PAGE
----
Bilingual Speech: A Typology of Code-Mixing

Front Cover
Cambridge University Press, Dec 14, 2000 - Language Arts & Disciplines - 306 pages
0 Reviews
This book provides an in depth analysis of the different ways in which bilingual speakers switch from one language to another in the course of conversation. This phenomenon, known as code-mixing or code-switching, takes many forms. Pieter Muysken adopts a comparative approach to distinguish between the different types of code-mixing, drawing on a wealth of data from bilingual settings throughout the world. His study identifies three fundamental and distinct patterns of mixing - 'insertion', 'alternation' and 'congruent lexicalization' - and sets out to discover whether the choice of a particular mixing strategy depends on the contrasting grammatical properties of the languages involved, the degree of bilingual competence of the speaker or various social factors. The book synthesizes a vast array of recent research in a rapidly growing field of study which has much to reveal about the structure and function of language.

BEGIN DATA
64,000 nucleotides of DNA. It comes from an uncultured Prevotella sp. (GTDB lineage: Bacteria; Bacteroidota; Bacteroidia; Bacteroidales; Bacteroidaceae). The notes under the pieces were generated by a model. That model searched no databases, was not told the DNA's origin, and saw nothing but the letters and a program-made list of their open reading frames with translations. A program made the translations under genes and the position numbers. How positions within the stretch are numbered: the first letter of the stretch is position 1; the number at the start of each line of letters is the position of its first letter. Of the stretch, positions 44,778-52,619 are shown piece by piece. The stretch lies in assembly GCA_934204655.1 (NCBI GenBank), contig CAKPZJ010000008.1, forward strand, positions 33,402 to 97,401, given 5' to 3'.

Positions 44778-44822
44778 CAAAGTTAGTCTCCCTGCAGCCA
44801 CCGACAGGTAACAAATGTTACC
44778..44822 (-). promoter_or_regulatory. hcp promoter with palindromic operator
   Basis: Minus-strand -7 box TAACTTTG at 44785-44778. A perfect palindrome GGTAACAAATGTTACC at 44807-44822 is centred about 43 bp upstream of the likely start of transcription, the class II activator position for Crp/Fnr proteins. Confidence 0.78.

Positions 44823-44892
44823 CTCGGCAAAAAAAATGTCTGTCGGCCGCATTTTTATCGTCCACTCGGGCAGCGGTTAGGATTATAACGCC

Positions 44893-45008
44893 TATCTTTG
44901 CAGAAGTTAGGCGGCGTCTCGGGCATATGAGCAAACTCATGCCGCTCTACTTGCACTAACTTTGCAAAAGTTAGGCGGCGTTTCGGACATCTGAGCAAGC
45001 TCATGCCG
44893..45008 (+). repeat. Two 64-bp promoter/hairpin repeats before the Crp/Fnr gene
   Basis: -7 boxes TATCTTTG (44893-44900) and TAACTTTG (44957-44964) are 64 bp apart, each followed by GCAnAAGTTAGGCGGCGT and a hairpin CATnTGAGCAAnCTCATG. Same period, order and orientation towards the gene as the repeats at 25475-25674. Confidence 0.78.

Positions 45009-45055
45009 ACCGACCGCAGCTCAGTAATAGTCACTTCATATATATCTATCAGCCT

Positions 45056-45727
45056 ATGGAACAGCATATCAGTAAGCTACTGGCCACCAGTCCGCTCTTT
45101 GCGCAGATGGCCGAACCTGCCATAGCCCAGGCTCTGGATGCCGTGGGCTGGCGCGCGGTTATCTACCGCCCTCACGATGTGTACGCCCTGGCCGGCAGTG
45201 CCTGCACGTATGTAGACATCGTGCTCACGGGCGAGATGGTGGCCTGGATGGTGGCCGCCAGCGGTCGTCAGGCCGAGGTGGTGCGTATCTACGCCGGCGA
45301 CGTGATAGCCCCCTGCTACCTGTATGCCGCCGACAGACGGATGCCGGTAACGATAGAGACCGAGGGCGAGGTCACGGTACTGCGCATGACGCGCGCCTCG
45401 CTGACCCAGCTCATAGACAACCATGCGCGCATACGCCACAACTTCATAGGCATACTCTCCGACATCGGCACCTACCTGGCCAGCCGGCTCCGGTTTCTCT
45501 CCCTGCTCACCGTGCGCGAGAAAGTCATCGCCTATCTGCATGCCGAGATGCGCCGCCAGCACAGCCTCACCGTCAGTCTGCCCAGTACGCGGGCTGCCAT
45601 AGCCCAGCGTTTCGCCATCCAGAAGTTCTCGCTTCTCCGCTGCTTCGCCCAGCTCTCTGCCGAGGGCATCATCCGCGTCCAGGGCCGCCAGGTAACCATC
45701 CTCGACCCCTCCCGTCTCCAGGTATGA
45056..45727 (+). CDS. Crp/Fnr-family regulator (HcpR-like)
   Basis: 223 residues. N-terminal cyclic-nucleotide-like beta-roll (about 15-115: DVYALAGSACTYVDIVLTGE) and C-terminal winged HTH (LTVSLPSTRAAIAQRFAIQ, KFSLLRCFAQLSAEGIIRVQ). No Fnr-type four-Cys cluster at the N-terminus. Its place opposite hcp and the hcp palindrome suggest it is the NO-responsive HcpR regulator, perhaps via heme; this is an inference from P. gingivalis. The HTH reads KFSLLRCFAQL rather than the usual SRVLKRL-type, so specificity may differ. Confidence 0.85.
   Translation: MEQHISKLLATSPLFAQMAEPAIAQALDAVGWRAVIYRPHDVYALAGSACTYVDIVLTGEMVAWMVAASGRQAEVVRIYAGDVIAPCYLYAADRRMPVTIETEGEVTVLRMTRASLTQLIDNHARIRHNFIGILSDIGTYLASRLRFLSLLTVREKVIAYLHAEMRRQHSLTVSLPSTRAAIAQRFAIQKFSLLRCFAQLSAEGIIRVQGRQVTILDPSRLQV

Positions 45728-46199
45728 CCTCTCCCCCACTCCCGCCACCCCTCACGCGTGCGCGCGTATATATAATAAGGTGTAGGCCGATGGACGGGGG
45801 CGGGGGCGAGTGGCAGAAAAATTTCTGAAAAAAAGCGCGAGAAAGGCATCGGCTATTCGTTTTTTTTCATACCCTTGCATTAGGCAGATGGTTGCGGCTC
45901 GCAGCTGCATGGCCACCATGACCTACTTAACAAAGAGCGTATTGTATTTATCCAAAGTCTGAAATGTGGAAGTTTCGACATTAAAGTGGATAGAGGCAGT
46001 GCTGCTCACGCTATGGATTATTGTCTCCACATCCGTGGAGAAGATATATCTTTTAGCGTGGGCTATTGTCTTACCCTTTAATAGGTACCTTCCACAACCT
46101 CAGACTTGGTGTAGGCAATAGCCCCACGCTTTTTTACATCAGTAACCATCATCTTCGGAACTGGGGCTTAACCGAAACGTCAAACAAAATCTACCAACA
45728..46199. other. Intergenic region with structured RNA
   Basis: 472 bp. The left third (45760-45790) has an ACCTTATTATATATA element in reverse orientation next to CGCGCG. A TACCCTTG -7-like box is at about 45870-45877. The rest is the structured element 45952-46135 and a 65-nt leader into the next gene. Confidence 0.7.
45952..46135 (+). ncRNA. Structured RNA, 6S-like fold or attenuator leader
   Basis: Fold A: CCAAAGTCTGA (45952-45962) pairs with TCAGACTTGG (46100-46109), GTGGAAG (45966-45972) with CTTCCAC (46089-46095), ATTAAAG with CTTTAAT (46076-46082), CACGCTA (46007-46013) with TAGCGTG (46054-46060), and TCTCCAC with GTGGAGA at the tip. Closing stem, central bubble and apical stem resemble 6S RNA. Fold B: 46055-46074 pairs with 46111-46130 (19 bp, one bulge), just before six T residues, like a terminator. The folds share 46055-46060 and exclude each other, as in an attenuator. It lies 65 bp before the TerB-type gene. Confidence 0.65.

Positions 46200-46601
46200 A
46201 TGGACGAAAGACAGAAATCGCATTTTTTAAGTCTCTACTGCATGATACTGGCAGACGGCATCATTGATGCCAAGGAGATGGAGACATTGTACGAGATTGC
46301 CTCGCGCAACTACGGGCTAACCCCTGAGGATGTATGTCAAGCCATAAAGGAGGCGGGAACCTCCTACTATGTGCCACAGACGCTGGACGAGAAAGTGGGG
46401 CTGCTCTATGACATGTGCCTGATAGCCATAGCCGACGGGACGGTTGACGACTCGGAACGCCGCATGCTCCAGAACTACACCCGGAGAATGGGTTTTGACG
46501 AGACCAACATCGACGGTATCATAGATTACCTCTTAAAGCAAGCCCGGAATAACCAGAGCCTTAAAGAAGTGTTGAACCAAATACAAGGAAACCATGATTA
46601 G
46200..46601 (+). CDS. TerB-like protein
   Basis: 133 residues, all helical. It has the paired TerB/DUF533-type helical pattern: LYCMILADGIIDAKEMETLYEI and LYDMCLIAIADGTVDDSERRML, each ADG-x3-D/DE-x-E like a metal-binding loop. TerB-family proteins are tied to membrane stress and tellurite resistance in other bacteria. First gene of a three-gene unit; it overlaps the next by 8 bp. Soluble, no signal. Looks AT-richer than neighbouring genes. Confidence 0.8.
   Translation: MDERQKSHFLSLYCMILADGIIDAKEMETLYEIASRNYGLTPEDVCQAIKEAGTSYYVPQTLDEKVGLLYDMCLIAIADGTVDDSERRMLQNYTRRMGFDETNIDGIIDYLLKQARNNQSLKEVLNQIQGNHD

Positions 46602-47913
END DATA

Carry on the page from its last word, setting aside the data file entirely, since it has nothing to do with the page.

What people are saying - Write a review

We haven't found any reviews in the usual places.

Contents

2 Differences and similarities between languages
35
3 Insertion
60
4 Alternation
96
5 Congruent lexicalization
122
6 Function words
154
7 Bilingual verbs
184
8 Variation in mixing patterns
221
9 Codemixing bilingual speech language change
250
References
279
Author index
298
Subject and language index
301
Copyright

Other editions - View all

Common terms and phrases

About the author (2000)

Pieter Muysken is Professor of Linguistics at Radboud University Nijmegen, after previously teaching at the universities of Amsterdam and Leiden. His specialism is language contact and he does research in the Andes, the Caribbean and the Netherlands.

Bibliographic information